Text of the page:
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Jan 30, 2008

Government tell footballers to boycott game in Guatemala

Story PictureThe press release came out of the blue late this evening and we are still not clear on exactly what it means. Better I read it verbatim.

“The government has announced that Belize is boycotting the upcoming World Cup Qualifying football Match to be held in Guatemala City on the sixth February 2008 between Belize and St. Kitts and Nevis.

The government calls on players not to attend that game.

The Prime Minister, the Rt. Honourable Said Musa, has said that to play the game in Guatemala City would be an insult to the sovereignty of Belize, especially since the game is being termed a “home” game.

Since players may be financially affected by their decision not to play, the government is calling on the private sector to collaborate with government in ensuring that players will be adequately compensated, financially, for any loss.”

(end quote)

The question, of course, is what the word “boycott” means with regard to an event which does not really involve government. Essentially what Belmopan is telling the players of the national selection is that, for patriotic reasons, they should stay home on February sixth and, if they suffer any individual financial loss, the government will be organising the private sector to cushion the blow.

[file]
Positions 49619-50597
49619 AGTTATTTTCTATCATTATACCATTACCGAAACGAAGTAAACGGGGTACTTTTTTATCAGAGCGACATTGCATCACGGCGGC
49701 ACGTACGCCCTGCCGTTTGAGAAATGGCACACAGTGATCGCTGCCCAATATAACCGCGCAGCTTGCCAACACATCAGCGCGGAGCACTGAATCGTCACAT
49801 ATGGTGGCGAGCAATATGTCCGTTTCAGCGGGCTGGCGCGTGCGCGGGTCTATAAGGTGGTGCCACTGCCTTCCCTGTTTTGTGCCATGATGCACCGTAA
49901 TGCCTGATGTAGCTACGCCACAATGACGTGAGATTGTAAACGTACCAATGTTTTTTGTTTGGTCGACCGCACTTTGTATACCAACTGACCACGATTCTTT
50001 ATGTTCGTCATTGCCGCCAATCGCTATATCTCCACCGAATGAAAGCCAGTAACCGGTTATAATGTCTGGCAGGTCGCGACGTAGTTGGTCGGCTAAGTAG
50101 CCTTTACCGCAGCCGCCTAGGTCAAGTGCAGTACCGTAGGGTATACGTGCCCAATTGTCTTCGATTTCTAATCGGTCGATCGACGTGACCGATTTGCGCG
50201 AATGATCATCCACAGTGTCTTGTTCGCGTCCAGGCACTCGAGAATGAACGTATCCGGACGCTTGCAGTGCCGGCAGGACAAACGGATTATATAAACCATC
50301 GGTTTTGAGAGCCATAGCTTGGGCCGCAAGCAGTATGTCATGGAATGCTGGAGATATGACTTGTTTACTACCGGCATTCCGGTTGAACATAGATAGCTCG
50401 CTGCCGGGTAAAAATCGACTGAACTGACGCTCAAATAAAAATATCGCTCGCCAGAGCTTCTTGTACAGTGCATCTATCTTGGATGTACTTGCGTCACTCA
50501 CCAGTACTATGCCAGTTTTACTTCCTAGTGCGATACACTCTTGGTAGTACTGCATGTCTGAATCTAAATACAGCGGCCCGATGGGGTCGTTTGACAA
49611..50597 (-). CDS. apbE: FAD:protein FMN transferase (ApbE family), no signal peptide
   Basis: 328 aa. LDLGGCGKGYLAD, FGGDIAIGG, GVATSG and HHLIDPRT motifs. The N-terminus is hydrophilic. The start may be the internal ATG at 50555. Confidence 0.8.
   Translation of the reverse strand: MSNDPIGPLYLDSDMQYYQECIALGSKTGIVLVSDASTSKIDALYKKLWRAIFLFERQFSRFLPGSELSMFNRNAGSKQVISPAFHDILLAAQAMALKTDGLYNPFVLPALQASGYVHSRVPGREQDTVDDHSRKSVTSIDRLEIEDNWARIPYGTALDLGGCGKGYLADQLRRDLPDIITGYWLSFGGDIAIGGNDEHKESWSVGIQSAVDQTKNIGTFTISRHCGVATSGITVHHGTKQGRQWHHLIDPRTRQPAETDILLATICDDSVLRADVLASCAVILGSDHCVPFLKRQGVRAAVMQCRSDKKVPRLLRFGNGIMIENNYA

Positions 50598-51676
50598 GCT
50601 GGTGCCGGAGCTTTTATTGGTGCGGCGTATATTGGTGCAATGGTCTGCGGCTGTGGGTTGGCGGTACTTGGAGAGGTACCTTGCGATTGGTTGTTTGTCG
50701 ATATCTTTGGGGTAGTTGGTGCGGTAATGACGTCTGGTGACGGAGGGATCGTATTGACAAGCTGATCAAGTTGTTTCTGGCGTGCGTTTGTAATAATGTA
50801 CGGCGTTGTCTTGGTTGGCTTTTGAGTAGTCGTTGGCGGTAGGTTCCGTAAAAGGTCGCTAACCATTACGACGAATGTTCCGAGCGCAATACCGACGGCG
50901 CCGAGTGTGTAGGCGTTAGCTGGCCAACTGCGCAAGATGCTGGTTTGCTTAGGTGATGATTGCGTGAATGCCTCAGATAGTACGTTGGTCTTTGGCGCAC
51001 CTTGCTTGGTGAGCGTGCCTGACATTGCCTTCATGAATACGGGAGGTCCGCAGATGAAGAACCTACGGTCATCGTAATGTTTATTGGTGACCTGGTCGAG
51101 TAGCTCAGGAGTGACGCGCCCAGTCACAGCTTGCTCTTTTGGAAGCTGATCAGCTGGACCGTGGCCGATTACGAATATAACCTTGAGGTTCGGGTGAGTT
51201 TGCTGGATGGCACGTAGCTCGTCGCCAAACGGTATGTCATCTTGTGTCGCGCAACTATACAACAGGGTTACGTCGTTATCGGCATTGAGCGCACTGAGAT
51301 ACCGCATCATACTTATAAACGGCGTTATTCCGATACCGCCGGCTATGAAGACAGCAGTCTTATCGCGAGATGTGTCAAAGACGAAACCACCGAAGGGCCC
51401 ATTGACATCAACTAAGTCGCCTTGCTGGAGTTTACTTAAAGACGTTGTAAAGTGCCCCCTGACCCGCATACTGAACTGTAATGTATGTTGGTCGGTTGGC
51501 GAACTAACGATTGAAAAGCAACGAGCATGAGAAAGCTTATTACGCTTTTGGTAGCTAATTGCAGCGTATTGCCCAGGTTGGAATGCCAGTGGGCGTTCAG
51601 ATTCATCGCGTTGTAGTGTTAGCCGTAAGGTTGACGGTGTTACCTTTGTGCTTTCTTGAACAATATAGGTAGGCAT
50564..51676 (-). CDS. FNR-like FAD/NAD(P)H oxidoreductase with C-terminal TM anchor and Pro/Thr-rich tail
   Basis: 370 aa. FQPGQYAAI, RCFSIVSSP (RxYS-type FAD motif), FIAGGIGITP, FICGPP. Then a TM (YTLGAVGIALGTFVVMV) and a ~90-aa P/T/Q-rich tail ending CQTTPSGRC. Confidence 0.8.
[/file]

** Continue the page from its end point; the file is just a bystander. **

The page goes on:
It’s a major gamble for the Prime Minister and further clouds an already tricky situation, particularly for the players as well as the Football Federation of Belize.

When we called F.F.B. president Dr. Bertie Chimilio and read him the press release, his reaction was one of disappointment. He said the football match was not within government’s jurisdiction and by calling for a boycott, Belmopan was creating anarchy. Chimilio said the F.F.B. has committed to playing the game in Guatemala and that the team members were ready to give it their best. He added that the player’s financial rewards were not great but they would gain immeasurably from the prestige and exposure to international competition, particularly if Belize beat St. Kitts and went on to play Mexico. What would be punishing, according to Chimilio, is the penalties that would come from FIFA, namely a fine of forty thousand Swiss francs and compensation to be paid for all FIFA’s expenses in staging the match. Chimilio lamented what he called government’s decision to politicise football and said that he still expected the players to play on February sixth.

When asked why he agreed to have the home game played in Guatemala City in the first place, Chimilio said that with no Belizean venue approved by FIFA the only feasible choice was Guatemala.

Viewers please note: This Internet newscast is a verbatim transcript of our evening television newscast. Where speakers use Kriol, we attempt to faithfully reproduce the quotes using a standard spelling system.

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